Is well-known for his John Rain novels, but he has come up with a new novel and a new take on the thriller/spy game novel in his most recent book, Fault Line. It is a quick and still fairly deep read into the minds of those who play the patriot game in our country. And as the title implies, it an enjoyable walk along the fault line between good and evil, moral and immoral, and brother and brother. Alex Treven is a lawyer working his way up the corporate chain, his brother Ben is a mercenary working for a shadowy government agency fighting in the current war on terror. An encryption program working it's way through the patent process provides the tremor that reveals the cracks in both sides of these brother's lives. Sarah Hosseini, an Iranian-American lawyer working with Alex and Ben's boss, Hort, add the complexity to the plot that brings us quickly into the story.
If you are used to John Rain's inner search for meaning even as he plots his next assassination then Ben will be no puzzle to you. Alex, however, is a bird with different feathers. His voice is the one we all need to hear. The one that speaks to our puzzlement at how the war against terrorists has turned into a war against the very freedoms we hold so dear.
For example, the decision of the Supreme Court, split 5-4, to allow private citizens to abide by the constitution’s authorization to own guns for self-defense via the 2nd Amendment is echoing through the corridors of power like a tommy-gun gone berserk. Gun nuts are delirious even though they had probably already broken existing laws and owned guns. Anti-abortionists, many of them gun owners and ready to shoot first and wonder what about god’s plan later, were ecstatic because Roe vs Wade could only be next. I guess it’s lucky for Pro-Choicers that there isn’t an Amendment that directly applies. Meanwhile, Charlton Heston doesn’t have to turn over in his grave, and of course, school children are now much safer in Utah where their parents can now pack quick draw sidearms openly.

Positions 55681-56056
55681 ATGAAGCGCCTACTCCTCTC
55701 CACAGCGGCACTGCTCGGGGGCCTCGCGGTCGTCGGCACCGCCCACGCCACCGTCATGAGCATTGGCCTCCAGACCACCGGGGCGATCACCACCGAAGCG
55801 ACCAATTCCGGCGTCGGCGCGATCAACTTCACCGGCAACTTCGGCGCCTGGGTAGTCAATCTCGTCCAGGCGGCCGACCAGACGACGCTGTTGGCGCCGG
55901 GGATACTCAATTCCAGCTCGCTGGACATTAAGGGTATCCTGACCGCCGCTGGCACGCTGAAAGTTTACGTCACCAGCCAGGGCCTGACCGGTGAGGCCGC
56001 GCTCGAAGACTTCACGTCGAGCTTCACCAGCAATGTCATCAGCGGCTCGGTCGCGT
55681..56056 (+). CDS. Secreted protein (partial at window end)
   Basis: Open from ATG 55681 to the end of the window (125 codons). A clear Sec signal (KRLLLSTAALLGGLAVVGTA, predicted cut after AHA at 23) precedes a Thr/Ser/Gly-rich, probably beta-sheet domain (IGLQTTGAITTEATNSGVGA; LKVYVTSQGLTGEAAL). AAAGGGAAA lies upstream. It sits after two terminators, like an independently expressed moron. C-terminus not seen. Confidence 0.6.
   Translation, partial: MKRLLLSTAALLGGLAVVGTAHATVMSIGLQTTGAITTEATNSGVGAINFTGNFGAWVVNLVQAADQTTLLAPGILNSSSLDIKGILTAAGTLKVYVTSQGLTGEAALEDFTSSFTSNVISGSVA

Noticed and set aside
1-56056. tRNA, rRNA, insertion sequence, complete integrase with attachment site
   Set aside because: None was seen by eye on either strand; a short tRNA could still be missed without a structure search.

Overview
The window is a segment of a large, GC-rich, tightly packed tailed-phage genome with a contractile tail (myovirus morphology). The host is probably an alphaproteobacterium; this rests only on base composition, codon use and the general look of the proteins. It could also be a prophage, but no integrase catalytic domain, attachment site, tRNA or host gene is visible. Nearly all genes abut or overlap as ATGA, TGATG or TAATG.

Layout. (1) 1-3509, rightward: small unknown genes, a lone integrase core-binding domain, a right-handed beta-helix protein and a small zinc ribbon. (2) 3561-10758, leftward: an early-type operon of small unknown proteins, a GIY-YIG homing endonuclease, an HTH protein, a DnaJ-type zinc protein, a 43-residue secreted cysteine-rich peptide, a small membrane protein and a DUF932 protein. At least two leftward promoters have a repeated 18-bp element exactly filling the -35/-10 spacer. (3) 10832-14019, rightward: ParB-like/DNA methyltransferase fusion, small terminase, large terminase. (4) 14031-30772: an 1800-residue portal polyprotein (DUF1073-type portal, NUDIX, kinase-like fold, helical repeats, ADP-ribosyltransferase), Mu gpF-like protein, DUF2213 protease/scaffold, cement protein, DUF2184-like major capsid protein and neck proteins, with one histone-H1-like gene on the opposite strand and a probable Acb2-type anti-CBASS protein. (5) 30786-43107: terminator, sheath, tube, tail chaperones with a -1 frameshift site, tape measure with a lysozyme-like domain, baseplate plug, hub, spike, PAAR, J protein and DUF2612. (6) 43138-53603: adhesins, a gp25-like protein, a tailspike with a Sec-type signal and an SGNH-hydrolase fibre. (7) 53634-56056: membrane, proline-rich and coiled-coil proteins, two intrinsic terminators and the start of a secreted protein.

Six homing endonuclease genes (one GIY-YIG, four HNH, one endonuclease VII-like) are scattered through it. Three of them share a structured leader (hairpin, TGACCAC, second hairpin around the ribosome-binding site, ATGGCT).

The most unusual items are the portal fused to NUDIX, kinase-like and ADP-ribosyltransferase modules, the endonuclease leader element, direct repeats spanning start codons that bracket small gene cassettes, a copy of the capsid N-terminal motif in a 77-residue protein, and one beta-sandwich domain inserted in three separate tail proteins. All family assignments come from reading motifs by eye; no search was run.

Still, with all the amusement that this decision provides me, I am personally ambivalent towards this issue. I don’t live in a neighborhood where armed thugs drive the streets. I don’t spend time in the post office or at local colleges or at the Mall where people apparently most like to go berserk. Will I feel safer knowing that most likely my neighbors now have guns to go along with their security cameras and purses filled with mace? I don’t think so. Will I buy a gun myself? Not yet.
To me this is just another sign that in America we are less safe than ever. As individuals in the country that is famous for allowing us to be independent, we are subject to search and seizure at any moment in the name of security. The newest and hottest job (see the ads on your own TV) is joining a security company. Security is an industry in a country that apparently feels so insecure it goes crazy with happiness over being allowed to bear arms. Ah yes, happiness is a warm gun.
Meanwhile back in the novel world of Barry Eisler these issues are brought into focus as betrayal follows betrayal and both brothers find themselves up against silent agencies that somehow have become the way our country is being run.